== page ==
Human Rights Lawyer

Job Description:

A Human Rights Lawyer specialises in advocating for and defending the legal rights and freedoms of individuals and groups, often in cases involving discrimination, injustice, or human rights violations.

Job Category:

What you will do:

As a human rights lawyer, you will be:

  • Representing clients in legal proceedings to protect their human rights and civil liberties
  • Investigating cases, statutes, and international treaties to build strong legal arguments
  • Gathering evidence, preparing legal documents, and filing petitions or complaints
  • Taking cases to court, arguing before judges, and defending clients’ rights through legal proceedings
  • Seeking amicable resolutions through negotiations, settlements, or mediation when possible
  • Providing counsel to clients on their rights and legal options
  • Engaging in advocacy work to shape policies, laws, and regulations that protect human rights
  • Raising awareness about human rights issues through public speaking, workshops, and legal education programs
  • Collaborating with international organisations to address human rights violations on a global scale
  • Offering emotional support and resources to clients facing human rights abuses
  • Building alliances with other human rights advocates, organisations, and agencies
  • Monitoring human rights violations, documenting abuses, and raising awareness about them


You will need:

  • in-depth understanding of domestic and international laws, treaties, and conventions related to human rights
  • knowledge in constitutional law, international law and case law
  • strong research skills to gather evidence, statutes, and legal arguments to support your cases
  • an awareness of political structures, governance, and policies that impact human rights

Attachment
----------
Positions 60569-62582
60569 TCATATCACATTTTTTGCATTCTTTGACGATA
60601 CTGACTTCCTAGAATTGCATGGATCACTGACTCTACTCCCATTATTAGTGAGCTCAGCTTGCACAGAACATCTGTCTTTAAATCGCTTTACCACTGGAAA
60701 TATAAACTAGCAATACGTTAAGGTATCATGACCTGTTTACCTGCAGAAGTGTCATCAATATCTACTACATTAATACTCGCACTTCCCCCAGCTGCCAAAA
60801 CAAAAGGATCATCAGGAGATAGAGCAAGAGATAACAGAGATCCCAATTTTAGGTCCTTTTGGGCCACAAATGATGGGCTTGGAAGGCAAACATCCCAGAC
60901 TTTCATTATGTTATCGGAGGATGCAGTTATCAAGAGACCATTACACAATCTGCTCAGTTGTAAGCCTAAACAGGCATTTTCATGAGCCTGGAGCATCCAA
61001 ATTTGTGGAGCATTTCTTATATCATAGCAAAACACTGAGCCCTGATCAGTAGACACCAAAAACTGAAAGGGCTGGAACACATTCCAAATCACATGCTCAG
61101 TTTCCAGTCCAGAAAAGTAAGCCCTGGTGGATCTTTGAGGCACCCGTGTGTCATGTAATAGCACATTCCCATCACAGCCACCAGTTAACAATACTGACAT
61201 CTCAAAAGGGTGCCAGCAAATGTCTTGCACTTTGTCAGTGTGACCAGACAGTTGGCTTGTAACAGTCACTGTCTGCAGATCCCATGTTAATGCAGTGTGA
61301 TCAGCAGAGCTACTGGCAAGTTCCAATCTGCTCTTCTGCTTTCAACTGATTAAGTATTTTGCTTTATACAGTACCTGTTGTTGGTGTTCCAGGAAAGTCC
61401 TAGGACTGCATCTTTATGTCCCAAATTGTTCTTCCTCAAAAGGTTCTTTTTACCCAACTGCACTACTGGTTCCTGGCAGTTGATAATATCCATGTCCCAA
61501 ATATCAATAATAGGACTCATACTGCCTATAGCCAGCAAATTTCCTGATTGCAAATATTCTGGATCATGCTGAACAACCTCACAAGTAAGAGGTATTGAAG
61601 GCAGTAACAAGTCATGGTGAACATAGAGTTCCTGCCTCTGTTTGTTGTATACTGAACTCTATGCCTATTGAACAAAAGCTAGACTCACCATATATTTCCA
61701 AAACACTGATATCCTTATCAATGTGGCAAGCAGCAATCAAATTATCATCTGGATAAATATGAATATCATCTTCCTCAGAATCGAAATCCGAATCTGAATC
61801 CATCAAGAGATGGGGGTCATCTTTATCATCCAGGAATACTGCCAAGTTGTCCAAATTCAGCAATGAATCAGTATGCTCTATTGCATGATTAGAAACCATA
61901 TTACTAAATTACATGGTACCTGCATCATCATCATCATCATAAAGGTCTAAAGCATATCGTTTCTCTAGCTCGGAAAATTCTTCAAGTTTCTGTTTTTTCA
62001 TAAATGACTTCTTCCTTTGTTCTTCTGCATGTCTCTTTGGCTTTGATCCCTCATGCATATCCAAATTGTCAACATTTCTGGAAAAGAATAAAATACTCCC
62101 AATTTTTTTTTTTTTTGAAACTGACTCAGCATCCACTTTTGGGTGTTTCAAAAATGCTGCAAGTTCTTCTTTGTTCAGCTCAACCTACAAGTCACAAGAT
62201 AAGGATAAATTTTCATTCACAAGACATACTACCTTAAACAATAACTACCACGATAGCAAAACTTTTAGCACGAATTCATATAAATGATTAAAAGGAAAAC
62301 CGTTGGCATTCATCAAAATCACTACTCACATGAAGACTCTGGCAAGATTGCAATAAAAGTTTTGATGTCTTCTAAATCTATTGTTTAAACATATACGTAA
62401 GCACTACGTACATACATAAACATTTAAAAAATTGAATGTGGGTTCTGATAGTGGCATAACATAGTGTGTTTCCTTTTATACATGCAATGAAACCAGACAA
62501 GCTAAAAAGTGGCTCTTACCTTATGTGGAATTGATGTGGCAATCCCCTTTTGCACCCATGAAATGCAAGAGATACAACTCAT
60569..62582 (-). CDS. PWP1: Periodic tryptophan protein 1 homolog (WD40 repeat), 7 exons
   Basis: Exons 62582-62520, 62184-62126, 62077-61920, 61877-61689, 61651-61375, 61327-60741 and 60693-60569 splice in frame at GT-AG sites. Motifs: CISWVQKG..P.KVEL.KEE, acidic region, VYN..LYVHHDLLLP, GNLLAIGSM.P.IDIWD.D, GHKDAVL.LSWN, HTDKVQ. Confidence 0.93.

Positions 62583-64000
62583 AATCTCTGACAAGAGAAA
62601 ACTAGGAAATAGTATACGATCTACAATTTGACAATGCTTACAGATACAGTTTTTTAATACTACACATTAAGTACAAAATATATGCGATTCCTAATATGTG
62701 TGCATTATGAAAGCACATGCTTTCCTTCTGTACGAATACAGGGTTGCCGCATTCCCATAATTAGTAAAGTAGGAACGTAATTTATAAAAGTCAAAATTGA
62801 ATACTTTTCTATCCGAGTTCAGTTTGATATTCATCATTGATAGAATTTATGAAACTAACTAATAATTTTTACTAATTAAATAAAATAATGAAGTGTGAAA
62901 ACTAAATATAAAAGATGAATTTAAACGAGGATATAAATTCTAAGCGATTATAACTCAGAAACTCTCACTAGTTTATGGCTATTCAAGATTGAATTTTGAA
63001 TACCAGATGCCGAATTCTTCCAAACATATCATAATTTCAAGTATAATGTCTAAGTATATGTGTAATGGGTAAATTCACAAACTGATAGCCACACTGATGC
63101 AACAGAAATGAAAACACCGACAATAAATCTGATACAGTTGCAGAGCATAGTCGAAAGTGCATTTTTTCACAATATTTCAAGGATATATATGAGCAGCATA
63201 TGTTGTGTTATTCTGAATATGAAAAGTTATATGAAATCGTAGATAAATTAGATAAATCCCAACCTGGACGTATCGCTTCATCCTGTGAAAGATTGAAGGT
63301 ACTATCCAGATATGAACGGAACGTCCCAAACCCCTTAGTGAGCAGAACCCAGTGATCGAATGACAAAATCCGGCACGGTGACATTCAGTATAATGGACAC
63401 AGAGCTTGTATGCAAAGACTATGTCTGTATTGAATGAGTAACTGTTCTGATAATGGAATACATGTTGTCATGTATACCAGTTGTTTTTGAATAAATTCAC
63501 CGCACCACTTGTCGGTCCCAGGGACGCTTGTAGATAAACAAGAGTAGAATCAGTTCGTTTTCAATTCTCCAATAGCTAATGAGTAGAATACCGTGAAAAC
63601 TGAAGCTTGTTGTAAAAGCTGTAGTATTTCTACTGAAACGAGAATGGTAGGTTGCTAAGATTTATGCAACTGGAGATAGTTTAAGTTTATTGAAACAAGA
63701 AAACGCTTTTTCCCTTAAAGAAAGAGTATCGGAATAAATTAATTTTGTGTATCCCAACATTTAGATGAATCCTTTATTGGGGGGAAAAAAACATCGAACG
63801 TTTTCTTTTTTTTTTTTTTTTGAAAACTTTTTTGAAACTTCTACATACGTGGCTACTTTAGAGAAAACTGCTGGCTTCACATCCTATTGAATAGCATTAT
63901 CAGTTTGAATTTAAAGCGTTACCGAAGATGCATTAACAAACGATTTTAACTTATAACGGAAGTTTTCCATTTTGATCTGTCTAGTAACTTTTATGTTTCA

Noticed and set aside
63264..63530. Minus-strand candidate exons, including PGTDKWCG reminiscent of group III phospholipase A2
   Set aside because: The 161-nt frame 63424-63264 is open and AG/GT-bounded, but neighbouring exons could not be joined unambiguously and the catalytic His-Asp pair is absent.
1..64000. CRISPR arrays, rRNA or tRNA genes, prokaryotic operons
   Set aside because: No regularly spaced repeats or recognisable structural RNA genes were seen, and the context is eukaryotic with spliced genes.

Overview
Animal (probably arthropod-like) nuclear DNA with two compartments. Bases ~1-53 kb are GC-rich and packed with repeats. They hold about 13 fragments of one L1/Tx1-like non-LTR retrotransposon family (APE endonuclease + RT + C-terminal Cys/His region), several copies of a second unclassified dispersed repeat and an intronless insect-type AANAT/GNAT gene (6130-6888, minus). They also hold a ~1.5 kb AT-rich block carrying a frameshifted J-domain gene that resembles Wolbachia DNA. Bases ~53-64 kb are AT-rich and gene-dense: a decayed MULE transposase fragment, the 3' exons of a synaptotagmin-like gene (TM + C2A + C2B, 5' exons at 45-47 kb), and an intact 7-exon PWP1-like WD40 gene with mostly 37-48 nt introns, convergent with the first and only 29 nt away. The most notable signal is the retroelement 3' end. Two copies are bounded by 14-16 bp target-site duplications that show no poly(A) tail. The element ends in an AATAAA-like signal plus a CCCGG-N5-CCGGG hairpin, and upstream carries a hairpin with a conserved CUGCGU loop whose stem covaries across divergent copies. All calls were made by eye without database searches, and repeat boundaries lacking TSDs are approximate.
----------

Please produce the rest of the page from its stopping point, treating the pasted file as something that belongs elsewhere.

As well as:

Illustration of employee looking at workspace

Entry Requirements:

While there are no specific GCSE subject requirements for becoming a Human Rights Lawyer, beneficial subjects can include:

  1. History: Provides background knowledge on historical events related to human rights.
  2. Politics/Government: Helps in understanding legal and political systems.
  3. Ethics: Develops critical thinking about ethical issues, which is crucial in human rights work.
  4. Law-related subjects (if available): Offers an introduction to legal concepts and systems.
  5. Foreign Languages: Language skills can be valuable, especially if working in international human rights.

Remember that these subjects can provide a useful foundation but are not strict prerequisites for pursuing a career in human rights law. The most critical educational steps come during law school and specialised human rights studies.

To become a Human Rights Lawyer, you need the following qualifications and requirements:


Obtain a bachelor’s degree (usually four years) in any field, followed by a law degree (LL.B or J.D.), typically requiring three years of study. It’s advisable to choose courses or electives related to human rights and international law during your legal education.

Bar Admission

After law school, pass the bar examination in your jurisdiction to become a licensed attorney.

Internships and Experience

Gain practical experience through internships, clerkships, or volunteer work with organisations focusing on human rights, civil liberties, or international law.


Consider specialising in human rights law during your legal education or post-graduation through LL.M. programs or specialised courses.

Certification (Optional)

Consider obtaining certification in human rights law from recognized organisations or institutions.

Working Hours and Environment:

Human Rights Lawyers typically have flexible hours, split between office work (research, documentation, client meetings) and fieldwork (court appearances, advocacy, travel), often involving emotionally challenging situations in their commitment to human rights causes.

Career Path & Progression:

A  career path for a Human Rights Lawyer typically involves education, internships, entry-level positions, specialisation, advancing to mid-level roles, and potentially taking on leadership positions, policy advocacy, public advocacy, teaching, or independent practice while continuing to advocate for human rights throughout their career.